- Yeah, and think about behaviour. If someone goes to your pricing page, your SAS, and they leave, they could be going to look at the competition. They could be going to ask permission. They could just not be ready. But I wouldn't stick something in their way at that time. I would have the frequency of, on their second visit if they exit the pricing page, I would ask a question or say, "Hey, you get a discount," or "What's stopping you buying," or da-da-da-da-da. So that kind of thing, but not on the first one, because that's just a bit too aggressive. I think the best way of looking at it is that gut check where you think about it and go, "If that was me, would that be annoying "or would it be helpful?" And just ask those questions before you do it. It's just like we have some emails going out as a bit of content, as a part of our crew that's trying to get more adoption of the product for our customers. And in one of these emails that they've created, they come from me, and I'm probably gonna go talk about it. We have a testimonial from a customer. And a bit of the copy next to it is, it's supposed to be playful, it's like, blah blah blah, "What a handsome devil he is!" So I changed that to handsome chap, 'cause I thought it was a little bit. But then I was thinking yesterday, I was walking around and I thought, "Okay, well what's gut-check here? "If we reverse that and had a woman's photo there, "would we say, 'Oh, isn't she beautiful or pretty?' "No, you can't do that. "So why is it okay to say it about the guy?" And if you think about it in both of those ways, you're like, "Oh, actually then I shouldn't do that." And I'm probably gonna email them and say, "Hey, let's change that "because it's not the way it should be."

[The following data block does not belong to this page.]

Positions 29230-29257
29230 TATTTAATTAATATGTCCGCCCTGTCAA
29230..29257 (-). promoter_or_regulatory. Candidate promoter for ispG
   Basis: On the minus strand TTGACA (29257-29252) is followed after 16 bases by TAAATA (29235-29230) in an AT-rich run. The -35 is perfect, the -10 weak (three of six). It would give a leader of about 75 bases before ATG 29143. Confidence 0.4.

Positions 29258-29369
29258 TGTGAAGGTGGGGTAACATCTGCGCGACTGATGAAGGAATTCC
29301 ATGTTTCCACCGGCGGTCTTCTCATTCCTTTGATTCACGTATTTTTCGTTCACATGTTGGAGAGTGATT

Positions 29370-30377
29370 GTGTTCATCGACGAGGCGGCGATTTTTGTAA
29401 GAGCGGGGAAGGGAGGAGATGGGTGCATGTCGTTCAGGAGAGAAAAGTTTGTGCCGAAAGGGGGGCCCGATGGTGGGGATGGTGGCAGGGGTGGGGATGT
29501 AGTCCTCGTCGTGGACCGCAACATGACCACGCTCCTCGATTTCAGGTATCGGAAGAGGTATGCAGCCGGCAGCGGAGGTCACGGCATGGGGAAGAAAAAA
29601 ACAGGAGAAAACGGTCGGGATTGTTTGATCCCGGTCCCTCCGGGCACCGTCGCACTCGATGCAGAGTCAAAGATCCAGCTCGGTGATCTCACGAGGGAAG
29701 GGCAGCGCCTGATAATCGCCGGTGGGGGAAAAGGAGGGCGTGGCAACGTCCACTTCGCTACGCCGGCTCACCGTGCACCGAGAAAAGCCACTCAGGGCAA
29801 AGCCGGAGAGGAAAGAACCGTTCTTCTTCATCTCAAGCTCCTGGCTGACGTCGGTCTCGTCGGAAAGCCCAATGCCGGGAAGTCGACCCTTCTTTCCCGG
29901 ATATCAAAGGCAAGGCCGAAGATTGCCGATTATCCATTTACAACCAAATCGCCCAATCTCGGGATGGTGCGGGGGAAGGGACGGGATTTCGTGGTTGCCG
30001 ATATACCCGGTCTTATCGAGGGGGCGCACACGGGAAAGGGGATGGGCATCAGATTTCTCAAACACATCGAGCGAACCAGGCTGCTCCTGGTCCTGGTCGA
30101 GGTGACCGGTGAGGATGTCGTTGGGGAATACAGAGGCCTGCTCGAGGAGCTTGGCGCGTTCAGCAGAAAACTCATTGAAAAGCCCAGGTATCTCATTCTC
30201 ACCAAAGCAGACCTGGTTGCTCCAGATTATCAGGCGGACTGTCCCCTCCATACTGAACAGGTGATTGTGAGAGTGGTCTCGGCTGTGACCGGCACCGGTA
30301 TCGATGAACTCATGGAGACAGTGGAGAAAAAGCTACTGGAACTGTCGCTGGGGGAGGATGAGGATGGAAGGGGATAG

- That's a good approach, isn't it? I think one of the best pieces of business advice I was given on is, "Common sense isn't that common." But in a lot of ways, common sense just rules a lot of things. And marketing's no different to that. And I think, like you say, you can just ask yourself those questions. You're going to be right 90% of the time. I think that's awesome advice. So getting on to Landon Pages, for anyone that knows you, they've probably seen long video rants of you ripping down Landon Pages, left, right, and centre. I'd probably say, from knowing where our audience is, most of them probably have Landon Pages in some variety, but they're probably quite templated. Forms on the right, image descriptions on the left. They've probably never tested them. Someone in that situation, what should be the first thing they go and test?